To get beyond suffering there were somethings I had to forgive and other things I had to accept

My mind was fragmented, scared, scarred and confused when I first started going to meetings. Half the time I had an exaggerated sense of responsibility. Other times I saw myself as a helpless victim. I felt judged by outsiders and inside I had a fear that all of the hurts that had happened to me were somehow my fault. I felt personally responsible for my alcoholic’s unacceptable behavior. I blamed myself for all his problems. Funny thing he blamed me too – so I was sure it must me true….wrong!

As his alcoholism progressively got worse, my self esteem slowly melted away. I was defeated and lost. Eventually my feelings shifted from being responsible and guilty (for what I had no idea) to anger and resentment. Desperately I tried to keep a tight lid on my emotions but I could only stuff them so long and then they would burst out. Many times over something small and insignificant.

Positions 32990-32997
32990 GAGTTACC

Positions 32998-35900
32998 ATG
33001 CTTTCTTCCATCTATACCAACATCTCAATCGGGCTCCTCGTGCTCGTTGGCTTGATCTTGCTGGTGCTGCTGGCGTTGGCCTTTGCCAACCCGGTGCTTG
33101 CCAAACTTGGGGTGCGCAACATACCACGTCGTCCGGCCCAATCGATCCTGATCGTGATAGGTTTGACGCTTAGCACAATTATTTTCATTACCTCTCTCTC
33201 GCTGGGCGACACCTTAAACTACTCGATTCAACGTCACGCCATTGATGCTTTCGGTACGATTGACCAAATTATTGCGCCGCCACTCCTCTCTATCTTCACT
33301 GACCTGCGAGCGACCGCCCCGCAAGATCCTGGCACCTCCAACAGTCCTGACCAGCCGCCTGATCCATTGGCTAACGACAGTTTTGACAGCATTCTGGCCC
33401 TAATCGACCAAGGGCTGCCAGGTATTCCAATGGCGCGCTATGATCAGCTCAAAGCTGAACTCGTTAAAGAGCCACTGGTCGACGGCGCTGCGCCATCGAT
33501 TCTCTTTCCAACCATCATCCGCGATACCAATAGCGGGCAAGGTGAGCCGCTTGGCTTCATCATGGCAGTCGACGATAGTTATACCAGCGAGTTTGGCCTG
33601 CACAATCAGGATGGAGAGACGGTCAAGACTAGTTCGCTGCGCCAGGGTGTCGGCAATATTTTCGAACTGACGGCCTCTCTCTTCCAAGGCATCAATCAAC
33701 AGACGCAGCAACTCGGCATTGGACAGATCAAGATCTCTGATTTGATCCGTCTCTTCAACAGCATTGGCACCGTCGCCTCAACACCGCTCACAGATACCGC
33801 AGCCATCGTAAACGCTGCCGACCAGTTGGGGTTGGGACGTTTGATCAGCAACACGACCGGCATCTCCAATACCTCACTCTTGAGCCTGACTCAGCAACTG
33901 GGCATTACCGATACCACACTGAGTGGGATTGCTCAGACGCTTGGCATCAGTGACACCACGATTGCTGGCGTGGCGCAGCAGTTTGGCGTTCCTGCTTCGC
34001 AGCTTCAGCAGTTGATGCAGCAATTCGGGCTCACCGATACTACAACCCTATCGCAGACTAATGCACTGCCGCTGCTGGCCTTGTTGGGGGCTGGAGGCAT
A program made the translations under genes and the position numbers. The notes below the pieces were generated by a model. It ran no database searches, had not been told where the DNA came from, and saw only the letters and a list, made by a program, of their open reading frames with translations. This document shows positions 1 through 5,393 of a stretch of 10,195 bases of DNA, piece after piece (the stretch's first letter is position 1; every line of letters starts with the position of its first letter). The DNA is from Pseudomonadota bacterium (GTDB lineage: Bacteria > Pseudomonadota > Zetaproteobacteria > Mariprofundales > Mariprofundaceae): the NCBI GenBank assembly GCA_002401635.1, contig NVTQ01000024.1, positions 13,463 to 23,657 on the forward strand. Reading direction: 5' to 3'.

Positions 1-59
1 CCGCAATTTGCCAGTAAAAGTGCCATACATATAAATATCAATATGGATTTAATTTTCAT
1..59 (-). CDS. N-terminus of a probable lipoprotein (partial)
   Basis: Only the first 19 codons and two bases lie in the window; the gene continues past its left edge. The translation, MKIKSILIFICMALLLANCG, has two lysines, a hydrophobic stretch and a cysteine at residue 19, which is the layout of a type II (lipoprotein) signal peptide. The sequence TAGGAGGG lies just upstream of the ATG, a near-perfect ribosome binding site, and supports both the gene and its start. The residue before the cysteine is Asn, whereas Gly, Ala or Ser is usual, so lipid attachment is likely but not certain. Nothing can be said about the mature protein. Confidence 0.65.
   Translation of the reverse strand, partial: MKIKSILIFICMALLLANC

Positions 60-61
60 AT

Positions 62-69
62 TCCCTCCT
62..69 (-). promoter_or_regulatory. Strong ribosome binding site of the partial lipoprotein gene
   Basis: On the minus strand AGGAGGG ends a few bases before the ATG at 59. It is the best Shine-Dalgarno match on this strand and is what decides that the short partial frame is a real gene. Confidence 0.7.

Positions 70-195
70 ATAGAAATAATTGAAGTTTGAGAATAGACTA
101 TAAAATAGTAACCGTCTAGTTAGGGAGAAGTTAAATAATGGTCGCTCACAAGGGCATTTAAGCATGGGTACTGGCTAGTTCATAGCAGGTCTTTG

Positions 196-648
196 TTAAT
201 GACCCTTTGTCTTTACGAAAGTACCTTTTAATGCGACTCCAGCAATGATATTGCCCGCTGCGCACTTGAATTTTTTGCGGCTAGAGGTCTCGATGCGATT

There is a well known quote that says pain is inevitable but suffering is optional. My sponsor really encouraged me to feel my feelings and talk them out with her. Denying my feelings only prolonged the pain and forced them to resurface when I least expected. To get beyond the suffering there were some things I had to forgive and others things I had to accept that I was powerless to do anything about. My sponsor constantly reminded me that healing and recovery was a process. Each step that I took toward regaining control of “me” also develop my confidence and self-esteem.

Things happen to us in our life that we have no control over us. Sometimes we make make wrong choices that we would give anything to take back and do another way. Either way, neither of those things define us unless we allow them too. Learning from our experiences is how we grow and change.